Rather a scenic little walk this morning as we continue along the track eastwards along the southern slopes of Agioi Saranta musing among the mysteries of nature as the goats pecefully levitate about a foot above the ground. (OK, so I caught him in mid air as he dashed across the track; don't spoil the llusion). Last week we were looking at the rock rose family, the Cistaceae, with that little Fumana we found. There are a couple more examples here; the Pink Rock Rose (Cistus creticus) and the white Sage-leaved Rock Rose (Cistus salviifolius). The essential oils from the leaves are used to combat psoriasis and eczema and are also held to be effective against acne and wrinkles. I wouldn't advise trying it here and now, it will just highlight your wrinkles a nice shade of green. It is a useful plant in the field though as, applied to cuts, it stops the bleeding and disinfects the wound.
I see that the goats are heading for that little cave up there, probably their Zen Temple. Meanwhile, closer to the ground it's nice to see some beetles emerging into the world. Our old friend the 7-spot Ladybird is exploring this Juniper Bush and down in the undergrowth is this hairy litle flower chafer (Tropinota). These start to appear about now, peak through the spring months and then tail off in June and July after which you rarely see them until the following year. You'll mainly find them around the Mediterranean but one adventurous little soul has been spotted and verified in The Ukraine.
Signs of humans on the landscape: a large, circular, raised compound; filled with earth and fenced in – possibly to stop that large rock from escaping. To be honest, I have no idea what it's for but I highly suspect that it has something to do with goats. From our point of view the area is littered with construction debris such as this plank of wood. I wonder if anyone is underneath? A pair of Smooth Land Slugs of the Deroceras genus cosying up together. Slugs are not everyone's favourite animal but some people, such as Dr Heike Reise in Germany, examines these creatures in intimate detail. Very intimate in the case of Deroceras. Apparently they have a huge range of different shaped penises, “some of them truly bizarre” to quote from her paper in the American Malacological Bulletin1. Who knew?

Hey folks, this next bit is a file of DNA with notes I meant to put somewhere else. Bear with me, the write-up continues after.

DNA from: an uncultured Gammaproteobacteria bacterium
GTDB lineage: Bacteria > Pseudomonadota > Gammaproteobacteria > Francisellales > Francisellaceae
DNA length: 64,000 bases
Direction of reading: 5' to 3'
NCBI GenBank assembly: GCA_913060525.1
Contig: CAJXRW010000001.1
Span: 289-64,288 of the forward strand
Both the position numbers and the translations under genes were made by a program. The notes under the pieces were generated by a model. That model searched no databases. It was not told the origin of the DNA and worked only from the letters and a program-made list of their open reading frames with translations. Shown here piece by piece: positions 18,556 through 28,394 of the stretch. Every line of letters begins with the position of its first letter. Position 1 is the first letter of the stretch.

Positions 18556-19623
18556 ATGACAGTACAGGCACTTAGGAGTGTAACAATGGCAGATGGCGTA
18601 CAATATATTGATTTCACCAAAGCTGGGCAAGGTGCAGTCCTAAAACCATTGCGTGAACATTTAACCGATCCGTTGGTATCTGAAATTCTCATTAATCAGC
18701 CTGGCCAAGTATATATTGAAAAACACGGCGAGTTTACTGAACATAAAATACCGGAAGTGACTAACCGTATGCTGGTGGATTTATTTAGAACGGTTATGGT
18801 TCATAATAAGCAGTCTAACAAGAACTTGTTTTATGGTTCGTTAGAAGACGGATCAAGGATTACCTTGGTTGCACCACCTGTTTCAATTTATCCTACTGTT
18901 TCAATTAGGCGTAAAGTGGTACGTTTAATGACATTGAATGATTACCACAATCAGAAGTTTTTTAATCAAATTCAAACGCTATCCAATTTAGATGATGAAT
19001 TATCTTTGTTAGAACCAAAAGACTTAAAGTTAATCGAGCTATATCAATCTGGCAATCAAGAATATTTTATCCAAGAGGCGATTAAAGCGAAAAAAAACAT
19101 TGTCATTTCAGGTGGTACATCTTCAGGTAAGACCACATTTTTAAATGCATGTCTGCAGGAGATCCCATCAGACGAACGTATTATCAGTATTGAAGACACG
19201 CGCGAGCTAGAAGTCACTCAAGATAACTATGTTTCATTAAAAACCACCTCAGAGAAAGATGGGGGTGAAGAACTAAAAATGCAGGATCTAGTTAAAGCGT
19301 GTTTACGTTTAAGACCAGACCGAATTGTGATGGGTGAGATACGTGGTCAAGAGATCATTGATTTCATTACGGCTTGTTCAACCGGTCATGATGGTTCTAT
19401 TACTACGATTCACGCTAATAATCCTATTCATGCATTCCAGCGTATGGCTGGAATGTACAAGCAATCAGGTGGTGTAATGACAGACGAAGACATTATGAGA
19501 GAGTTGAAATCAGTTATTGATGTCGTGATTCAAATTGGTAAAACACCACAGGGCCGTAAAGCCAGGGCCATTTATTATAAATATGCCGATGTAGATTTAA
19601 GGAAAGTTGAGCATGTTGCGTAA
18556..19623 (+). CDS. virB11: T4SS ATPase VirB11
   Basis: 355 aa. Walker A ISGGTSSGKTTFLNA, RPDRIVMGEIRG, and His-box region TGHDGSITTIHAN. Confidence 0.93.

More signs of humans on the landscape. These cisterns are dotted around the hills of Crete, collecting water from the mountains and delivering it to the greenhouses below. A good place to sit and watch for a bit as I've spotted a pair of Crag Martins swooping in low for a drink. As usual when you set up a camera the birds buzz off to pastures new. Never mind, there's a nice little Hoverfly here so if I just change camera settings... the Crag Martins come back. Reset the camera, focus in... and they're off again. They're just having a laugh, aren't they?
We're nearly at the end of today's little jaunt and up to our left is that promontory of rock which I think we'll name Ravenscrag for reference. Last week we were watching a pair of ravens which we named Huginn and Muninn (from Norse Mythology) and decided to keep an eye on them to see if they are a breeding pair. I've been watching them for the past half hour and they certainly seem to have made Ravenscrag their home. There's one of them now look; just coming in to land. Maybe we'll get a better view next week when our journey takes us around the back.
The Extra Bit
1 A review of mating behavior in slugs of the genus Deroceras(Pulmonata: Agriolimacidae)* Heike Reise
Many of you have asked me what photographic equipment I use so for details of aperture settings, shutter speeds etc. my pictures will be on Flickr within a few days and that has all the geeky stuff.Pictures were edited with FastStone Image Viewer and combined with Microsoft Paint.
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